Washington: India has ruled out any plans to curb foreign capital flows, but clarified that its central bank reserves the right to intervene if foreign fund flows cause the economy to overheat.
“I do not consider that that situation (need to curb foreign fund flows) has arisen,” finance minister Pranab Mukherjee told reporters here when asked about a media report in this regard.
Foreign institutional investors have pumped in a record $21 billion (Rs 96,000 crore) so far this year and Reserve Bank of India deputy governor Subir Gokarn has said the central bank could intervene in forex markets if the capital surge leads to any disruptions.
“As far as the Foreign Institutional Investment and FDI to India are concerned, I do not consider that it is going to be too volatile in the present situation,” Mukherjee said.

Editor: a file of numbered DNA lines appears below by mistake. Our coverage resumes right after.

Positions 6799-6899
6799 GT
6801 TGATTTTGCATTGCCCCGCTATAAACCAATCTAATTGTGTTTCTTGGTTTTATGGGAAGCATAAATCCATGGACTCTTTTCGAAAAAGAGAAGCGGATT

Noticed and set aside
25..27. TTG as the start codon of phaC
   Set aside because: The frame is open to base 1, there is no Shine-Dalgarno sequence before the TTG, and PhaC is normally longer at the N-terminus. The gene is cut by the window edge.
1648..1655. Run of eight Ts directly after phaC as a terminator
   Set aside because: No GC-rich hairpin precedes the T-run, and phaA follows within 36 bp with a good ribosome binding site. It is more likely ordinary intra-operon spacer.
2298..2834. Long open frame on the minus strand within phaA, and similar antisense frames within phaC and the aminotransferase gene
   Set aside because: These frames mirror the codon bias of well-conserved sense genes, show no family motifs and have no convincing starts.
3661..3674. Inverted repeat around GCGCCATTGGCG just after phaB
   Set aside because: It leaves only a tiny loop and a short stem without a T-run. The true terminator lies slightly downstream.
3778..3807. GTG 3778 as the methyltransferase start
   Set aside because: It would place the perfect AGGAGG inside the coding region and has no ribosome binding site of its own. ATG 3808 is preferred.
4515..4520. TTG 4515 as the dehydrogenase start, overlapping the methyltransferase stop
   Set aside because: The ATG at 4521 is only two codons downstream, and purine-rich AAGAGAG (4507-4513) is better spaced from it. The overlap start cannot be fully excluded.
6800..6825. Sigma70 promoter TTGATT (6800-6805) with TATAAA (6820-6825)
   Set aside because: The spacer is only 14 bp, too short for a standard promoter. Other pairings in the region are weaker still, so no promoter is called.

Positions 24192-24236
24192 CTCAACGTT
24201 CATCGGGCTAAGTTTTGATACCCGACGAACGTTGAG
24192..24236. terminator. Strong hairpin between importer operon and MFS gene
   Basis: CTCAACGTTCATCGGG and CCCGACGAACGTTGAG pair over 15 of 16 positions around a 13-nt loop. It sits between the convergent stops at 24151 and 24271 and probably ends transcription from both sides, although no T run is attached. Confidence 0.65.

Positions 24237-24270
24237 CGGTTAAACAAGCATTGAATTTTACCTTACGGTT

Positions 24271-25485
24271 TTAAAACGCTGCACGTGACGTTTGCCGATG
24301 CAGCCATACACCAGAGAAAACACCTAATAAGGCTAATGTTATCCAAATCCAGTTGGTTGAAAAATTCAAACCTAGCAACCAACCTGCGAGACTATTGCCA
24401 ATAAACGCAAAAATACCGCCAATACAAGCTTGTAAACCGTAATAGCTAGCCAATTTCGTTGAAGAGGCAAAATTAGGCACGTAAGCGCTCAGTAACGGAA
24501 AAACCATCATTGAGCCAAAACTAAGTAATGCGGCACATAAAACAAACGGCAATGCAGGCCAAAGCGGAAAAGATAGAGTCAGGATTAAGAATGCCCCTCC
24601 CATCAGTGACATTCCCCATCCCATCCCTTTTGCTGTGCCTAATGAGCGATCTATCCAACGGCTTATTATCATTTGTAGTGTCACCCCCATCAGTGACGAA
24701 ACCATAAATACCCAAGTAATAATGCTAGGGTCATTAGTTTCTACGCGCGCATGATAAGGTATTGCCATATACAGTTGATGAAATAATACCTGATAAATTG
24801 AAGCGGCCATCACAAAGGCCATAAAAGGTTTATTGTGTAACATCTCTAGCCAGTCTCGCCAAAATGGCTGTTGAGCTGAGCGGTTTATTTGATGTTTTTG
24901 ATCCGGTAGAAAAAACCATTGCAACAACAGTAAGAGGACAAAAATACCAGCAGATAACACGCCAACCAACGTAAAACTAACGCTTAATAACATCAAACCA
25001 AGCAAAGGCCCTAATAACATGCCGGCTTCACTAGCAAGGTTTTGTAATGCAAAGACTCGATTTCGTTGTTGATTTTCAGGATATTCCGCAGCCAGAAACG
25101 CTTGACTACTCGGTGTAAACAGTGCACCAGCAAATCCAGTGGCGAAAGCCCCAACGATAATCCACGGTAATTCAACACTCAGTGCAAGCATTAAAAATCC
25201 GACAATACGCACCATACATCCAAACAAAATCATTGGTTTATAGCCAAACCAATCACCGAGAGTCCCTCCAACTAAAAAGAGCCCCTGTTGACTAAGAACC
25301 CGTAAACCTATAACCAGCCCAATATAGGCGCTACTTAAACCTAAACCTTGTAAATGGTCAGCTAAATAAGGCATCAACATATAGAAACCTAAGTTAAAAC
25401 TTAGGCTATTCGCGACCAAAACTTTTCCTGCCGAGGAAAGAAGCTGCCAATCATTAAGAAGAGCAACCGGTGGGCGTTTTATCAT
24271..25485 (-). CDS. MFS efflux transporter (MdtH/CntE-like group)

“But definitely, it is the responsibility of the central bank of any country to watch the situation and as and when it is necessary to intervene appropriately.”
Gokarn had said that the Reserve Bank would look out for exchange rate fluctuations before intervening.
Delivering the inaugural Woodrow Wilson Center and Federation of Indian Chamber of Commerce and Industry (Ficci) annual lecture series, Mukherjee said India is exploring new ideas in financial regulation that protect the vulnerable but allow markets to flourish.
“There is a lot that can be learnt from the best practices in one part of the world to guide policy response in the other,” he said.
“If we do not regulate economic activity at all, we can have poor people getting trapped in debt and a repeat of the crisis of 2007. On the other hand, if we over regulate, we will kill innovation and harm economic growth.
“The solution to these dilemma is not easy. The US has tried to address some of these concerns with its new Dodd- Frank legislation,” he said.